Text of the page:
Musical Monday-Academy Award Winners: Naughty Marietta (1935)

It’s no secret that the Hollywood Comet loves musicals.
In 2010, I revealed I had seen 400 movie musicals over the course of eight years. Now that number is over 500. To celebrate and share this musical love, here is my weekly feature about musicals.

naughtyThis week’s musical:
Naughty Marietta” (1935)– Musical #242


W.S. Van Dyke and Robert Z. Leonard

Jeanette MacDonald, Nelson Eddy, Frank Morgan, Elsa Lanchester, Douglass Dumbrille, Joseph Cawthorn, Cecilia Parker, Akim Tamiroff, Cora Sue Collins (uncredited)

Princess Marie (MacDonald) is ordered by her uncle (Dumbrille) to marry elderly Don Carlos (Kingsford). To avoid this, Marie dresses up like her maid, who plans to sail on a ship headed to New Orleans that is full of brides for the colonists. En-route to New Orleans, the ship taken over by pirates who kill the crew and turn their attention to the women. Before this can escalate, a troop of mercenaries rescue the women and get them safely to New Orleans. The leader of the troop Warrington (Eddy), takes a fancy to Marie, who does not return the feeling. The women are welcomed by the Governor (Morgan) and his wife (Lanchester), and Marie announces that she doesn’t want to marry anyone. While she is disgraced and housed in a different area of the town, the Governor is sure he has seen her somewhere before.

Jeannette MacDonald and Nelson Eddy in their first on-screen pairing, "Naughty Marietta."

Jeannette MacDonald and Nelson Eddy in their first on-screen pairing, “Naughty Marietta.”

-The first of the eight films starring Jeanette MacDonald and Nelson Eddy.

-Nelson Eddy’s first starring role. Director W.S. Van Dyke knew Eddy was struggling and allowed Eddy to record his songs in a studio with a full studio and lip sync, rather than record his songs on camera. Eddy’s voice coach was kept close to him and even had a role as an innkeeper in the film. Van Dyke played pranks on Eddy to help him loosen up, according to Nelson Eddy: America’s Favorite Baritone: An Authorized Biographical Tribute by Gail Lulay.

-L.B. Mayer convinced Jeanette MacDonald into the role, saying that it would help her further develop her acting depth and emotions, according to Hollywood Diva: A Biography of Jeanette MacDonald by Edward Baron Turk.

-Producer Hunt Stromberg warned W.S. Van Dyke and L.B. Mayer that “Oh Sweet Mystery of Life” was Forest Lawn Cemetery’s theme song, which could harm the film. Thankfully, it did not, according to Lulay.

-Adaptation of the Victor Hebert and Rida Johnson operetta, which opened in New York in October 1910, and was Herbert’s greatest success. In 1955, the operetta aired on television in a live broadcast.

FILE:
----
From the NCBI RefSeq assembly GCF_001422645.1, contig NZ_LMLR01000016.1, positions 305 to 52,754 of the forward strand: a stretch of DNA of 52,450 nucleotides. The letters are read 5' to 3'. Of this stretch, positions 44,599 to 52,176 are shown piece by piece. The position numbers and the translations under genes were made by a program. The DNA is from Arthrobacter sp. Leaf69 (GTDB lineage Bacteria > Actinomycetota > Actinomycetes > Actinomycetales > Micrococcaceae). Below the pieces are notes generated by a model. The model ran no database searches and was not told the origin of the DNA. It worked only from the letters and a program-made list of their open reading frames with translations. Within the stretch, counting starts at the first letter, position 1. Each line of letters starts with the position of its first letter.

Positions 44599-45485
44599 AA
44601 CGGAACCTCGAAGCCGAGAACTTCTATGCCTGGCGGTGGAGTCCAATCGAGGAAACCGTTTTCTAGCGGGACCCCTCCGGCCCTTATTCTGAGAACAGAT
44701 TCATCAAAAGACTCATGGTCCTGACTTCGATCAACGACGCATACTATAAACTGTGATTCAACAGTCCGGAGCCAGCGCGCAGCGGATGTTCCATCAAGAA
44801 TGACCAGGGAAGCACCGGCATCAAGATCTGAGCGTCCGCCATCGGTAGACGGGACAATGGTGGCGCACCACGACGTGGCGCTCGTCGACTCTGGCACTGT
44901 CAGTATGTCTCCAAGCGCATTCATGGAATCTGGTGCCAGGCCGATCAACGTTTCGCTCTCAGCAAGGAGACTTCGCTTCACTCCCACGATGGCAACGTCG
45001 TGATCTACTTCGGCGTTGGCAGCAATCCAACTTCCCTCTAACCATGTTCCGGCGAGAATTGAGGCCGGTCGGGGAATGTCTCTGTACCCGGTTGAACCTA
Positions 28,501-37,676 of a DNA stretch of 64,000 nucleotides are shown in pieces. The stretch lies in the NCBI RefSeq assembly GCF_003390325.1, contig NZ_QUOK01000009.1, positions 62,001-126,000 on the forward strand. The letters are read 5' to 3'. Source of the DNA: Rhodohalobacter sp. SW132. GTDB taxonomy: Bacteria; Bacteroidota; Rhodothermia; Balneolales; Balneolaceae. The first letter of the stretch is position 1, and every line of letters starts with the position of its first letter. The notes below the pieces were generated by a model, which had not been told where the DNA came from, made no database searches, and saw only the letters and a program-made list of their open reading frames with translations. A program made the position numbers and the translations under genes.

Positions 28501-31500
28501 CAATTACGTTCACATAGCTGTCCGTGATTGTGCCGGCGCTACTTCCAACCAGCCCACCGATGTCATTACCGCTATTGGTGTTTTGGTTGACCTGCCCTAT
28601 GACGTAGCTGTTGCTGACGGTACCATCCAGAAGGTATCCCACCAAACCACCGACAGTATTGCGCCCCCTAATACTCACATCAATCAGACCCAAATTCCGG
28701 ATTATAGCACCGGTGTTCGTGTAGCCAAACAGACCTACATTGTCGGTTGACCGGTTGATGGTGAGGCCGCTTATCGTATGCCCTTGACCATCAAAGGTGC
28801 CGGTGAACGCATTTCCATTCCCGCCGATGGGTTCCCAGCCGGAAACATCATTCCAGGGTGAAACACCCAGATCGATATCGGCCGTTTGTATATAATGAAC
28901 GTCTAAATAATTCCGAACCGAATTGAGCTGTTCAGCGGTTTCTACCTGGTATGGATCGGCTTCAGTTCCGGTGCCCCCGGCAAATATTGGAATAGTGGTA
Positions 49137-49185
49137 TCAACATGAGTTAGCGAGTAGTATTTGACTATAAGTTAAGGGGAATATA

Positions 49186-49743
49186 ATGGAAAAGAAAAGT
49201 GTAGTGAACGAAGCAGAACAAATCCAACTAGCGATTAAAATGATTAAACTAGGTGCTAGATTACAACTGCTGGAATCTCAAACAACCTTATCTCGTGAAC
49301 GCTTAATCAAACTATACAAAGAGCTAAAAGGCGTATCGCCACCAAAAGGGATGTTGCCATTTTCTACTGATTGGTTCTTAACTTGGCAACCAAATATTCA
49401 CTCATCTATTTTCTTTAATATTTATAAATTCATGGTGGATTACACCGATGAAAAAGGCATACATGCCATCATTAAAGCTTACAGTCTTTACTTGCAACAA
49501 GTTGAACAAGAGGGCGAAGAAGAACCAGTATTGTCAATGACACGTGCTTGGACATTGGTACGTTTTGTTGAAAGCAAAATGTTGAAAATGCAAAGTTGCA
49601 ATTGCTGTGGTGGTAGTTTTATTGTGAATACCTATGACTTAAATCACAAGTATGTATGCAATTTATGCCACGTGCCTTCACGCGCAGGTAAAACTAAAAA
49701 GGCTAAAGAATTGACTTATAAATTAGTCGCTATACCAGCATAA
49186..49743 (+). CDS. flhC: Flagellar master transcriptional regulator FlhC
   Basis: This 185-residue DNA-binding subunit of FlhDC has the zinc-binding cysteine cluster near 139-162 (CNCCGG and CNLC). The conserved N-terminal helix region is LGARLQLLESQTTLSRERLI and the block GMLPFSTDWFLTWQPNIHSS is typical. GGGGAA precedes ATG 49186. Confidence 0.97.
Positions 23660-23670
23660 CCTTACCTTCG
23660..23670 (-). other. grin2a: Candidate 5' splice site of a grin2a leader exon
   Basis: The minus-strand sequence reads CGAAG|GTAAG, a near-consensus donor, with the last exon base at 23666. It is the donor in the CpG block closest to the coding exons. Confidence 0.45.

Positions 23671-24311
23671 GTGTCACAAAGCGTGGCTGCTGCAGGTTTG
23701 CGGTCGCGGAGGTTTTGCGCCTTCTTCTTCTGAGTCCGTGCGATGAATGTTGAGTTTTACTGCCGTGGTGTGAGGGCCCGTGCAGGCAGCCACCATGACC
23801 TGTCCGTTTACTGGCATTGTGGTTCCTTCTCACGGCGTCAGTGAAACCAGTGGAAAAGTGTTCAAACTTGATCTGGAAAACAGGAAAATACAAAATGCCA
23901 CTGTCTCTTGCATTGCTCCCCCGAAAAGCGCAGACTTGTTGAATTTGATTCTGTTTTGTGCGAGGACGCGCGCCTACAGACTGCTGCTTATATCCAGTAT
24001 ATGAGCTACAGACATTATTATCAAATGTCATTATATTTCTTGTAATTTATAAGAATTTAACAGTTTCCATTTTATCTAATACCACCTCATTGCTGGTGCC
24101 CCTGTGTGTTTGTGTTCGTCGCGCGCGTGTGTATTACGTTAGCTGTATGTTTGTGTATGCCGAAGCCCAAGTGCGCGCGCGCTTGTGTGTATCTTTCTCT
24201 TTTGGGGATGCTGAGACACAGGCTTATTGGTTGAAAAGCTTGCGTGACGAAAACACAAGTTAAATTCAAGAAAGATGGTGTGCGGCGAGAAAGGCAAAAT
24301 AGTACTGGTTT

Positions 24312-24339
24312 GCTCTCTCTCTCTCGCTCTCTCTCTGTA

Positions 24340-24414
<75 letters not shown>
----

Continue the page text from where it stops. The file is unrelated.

Douglas Shearer (r) at the 1935 Academy Awards dinner, March 1936, holding the award for sound recording for Naughty Marietta from presenter Hunt Stromberg

Douglas Shearer (r) at the 1935 Academy Awards dinner, March 1936, holding the award for sound recording for Naughty Marietta from presenter Hunt Stromberg

Sound director Douglas Shearer for Best Sound, Recording
Best Picture

-Jeanette MacDonald disguised with glasses trying to get aboard

Notable Songs:
-Oh Sweet Mystery of Life performed by Jeanette MacDonald and Nelson Eddy
-Chansonette performed by Jeanette MacDonald
-Tramp, Tramp, Tramp performed by Nelson Eddy
-The Owl and the Polecat performed by Nelson Eddy

My review:
I have seen all of Jeanette MacDonald and Nelson Eddy’s musicals together and this one is one of my favorites.

While “Naughty Marietta” is filled with beautiful music, it is also filled with honest-to-goodness belly laughs. For example, when Jeannette MacDonald puts on a disguise to board the ship is a riot!

Frank Morgan and Elsa Lanchester in "Naughty Marietta"

Frank Morgan and Elsa Lanchester in “Naughty Marietta”

The supporting cast is also superb. You never can go wrong with Frank Morgan, Elsa Lanchester or Akim Tamiroff.

Prior to “Naughty Marietta,” Nelson Eddy had not had any starring roles. His biggest role up to this point was a small singing part in “Dancing Lady.” Jeannette MacDonald had already been in 30 films.
It’s often remarked that Nelson Eddy is stiff and wooden in his films, and this may be true, but I find him to be charming and entertaining as a wisecracking soldier. It’s obvious why Metro-Goldwyn-Mayer went on to cast the two in so many films: Their chemistry and on-screen banter is amazing.

Even the March 31, 1935 New York Times review by Andre Sennwald is complimentary of the film, calling it “gayley romantic and rhapsodically tuneful”(the Times reviews are rarely complimentary to the musicals Comet writs about.)

I have called many a Musical Monday “delightful,” and at the sake of overusing the word, “Marietta” is certainly a delightful one that created one of film’s most memorable screen teams.

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3 thoughts on “Musical Monday-Academy Award Winners: Naughty Marietta (1935)

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